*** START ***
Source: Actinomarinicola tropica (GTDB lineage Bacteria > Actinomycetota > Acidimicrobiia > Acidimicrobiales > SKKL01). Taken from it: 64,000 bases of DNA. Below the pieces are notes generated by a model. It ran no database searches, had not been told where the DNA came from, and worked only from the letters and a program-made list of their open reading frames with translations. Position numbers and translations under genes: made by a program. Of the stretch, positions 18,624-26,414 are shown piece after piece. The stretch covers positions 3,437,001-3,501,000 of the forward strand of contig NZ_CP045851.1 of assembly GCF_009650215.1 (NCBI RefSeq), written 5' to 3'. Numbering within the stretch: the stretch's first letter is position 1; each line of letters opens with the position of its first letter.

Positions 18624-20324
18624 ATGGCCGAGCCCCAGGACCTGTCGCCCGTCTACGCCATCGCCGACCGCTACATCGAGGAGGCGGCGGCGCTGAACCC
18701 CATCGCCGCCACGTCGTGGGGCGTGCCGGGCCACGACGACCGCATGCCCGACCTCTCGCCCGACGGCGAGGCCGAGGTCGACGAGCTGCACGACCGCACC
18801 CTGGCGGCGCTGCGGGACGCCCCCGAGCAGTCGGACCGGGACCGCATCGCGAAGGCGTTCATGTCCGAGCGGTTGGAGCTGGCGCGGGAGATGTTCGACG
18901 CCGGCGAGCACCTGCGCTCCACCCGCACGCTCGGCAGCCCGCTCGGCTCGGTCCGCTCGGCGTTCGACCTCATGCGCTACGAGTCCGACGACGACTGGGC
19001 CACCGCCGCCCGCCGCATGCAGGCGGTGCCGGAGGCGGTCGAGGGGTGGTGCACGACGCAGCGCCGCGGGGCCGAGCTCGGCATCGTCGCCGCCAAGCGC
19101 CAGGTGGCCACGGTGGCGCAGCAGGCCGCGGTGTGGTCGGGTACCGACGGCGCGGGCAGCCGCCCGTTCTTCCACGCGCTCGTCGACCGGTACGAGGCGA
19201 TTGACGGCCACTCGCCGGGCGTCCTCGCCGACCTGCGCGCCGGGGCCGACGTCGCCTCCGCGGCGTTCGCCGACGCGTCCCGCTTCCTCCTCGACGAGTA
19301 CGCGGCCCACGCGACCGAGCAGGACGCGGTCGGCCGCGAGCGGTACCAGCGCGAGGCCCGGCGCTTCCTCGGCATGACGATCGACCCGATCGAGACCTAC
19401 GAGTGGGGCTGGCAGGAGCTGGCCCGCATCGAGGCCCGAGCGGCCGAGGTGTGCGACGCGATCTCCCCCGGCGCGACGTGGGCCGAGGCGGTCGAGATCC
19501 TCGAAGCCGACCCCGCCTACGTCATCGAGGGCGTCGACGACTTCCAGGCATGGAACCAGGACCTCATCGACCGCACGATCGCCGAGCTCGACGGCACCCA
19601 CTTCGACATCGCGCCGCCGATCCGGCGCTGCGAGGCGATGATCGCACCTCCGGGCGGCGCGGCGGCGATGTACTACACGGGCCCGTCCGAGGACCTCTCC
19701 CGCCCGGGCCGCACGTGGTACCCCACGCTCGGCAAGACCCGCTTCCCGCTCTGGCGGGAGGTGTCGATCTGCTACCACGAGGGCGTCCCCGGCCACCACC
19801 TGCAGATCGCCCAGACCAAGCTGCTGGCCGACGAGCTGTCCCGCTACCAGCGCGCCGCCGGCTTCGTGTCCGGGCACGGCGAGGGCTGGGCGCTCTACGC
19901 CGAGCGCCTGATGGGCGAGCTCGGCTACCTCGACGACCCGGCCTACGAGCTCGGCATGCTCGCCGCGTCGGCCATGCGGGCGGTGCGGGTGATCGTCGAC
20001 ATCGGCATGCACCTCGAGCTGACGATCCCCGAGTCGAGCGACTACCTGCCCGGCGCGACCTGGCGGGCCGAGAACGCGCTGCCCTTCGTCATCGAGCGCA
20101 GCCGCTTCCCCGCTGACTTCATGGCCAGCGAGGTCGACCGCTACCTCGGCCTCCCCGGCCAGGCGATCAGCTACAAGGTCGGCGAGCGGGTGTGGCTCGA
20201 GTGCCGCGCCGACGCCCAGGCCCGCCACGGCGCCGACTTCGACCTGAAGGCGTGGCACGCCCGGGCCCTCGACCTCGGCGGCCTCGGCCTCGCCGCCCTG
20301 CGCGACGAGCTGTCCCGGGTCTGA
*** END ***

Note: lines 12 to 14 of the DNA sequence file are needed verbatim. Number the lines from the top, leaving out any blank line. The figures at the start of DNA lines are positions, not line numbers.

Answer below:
19501 TCGAAGCCGACCCCGCCTACGTCATCGAGGGCGTCGACGACTTCCAGGCATGGAACCAGGACCTCATCGACCGCACGATCGCCGAGCTCGACGGCACCCA
19601 CTTCGACATCGCGCCGCCGATCCGGCGCTGCGAGGCGATGATCGCACCTCCGGGCGGCGCGGCGGCGATGTACTACACGGGCCCGTCCGAGGACCTCTCC
19701 CGCCCGGGCCGCACGTGGTACCCCACGCTCGGCAAGACCCGCTTCCCGCTCTGGCGGGAGGTGTCGATCTGCTACCACGAGGGCGTCCCCGGCCACCACC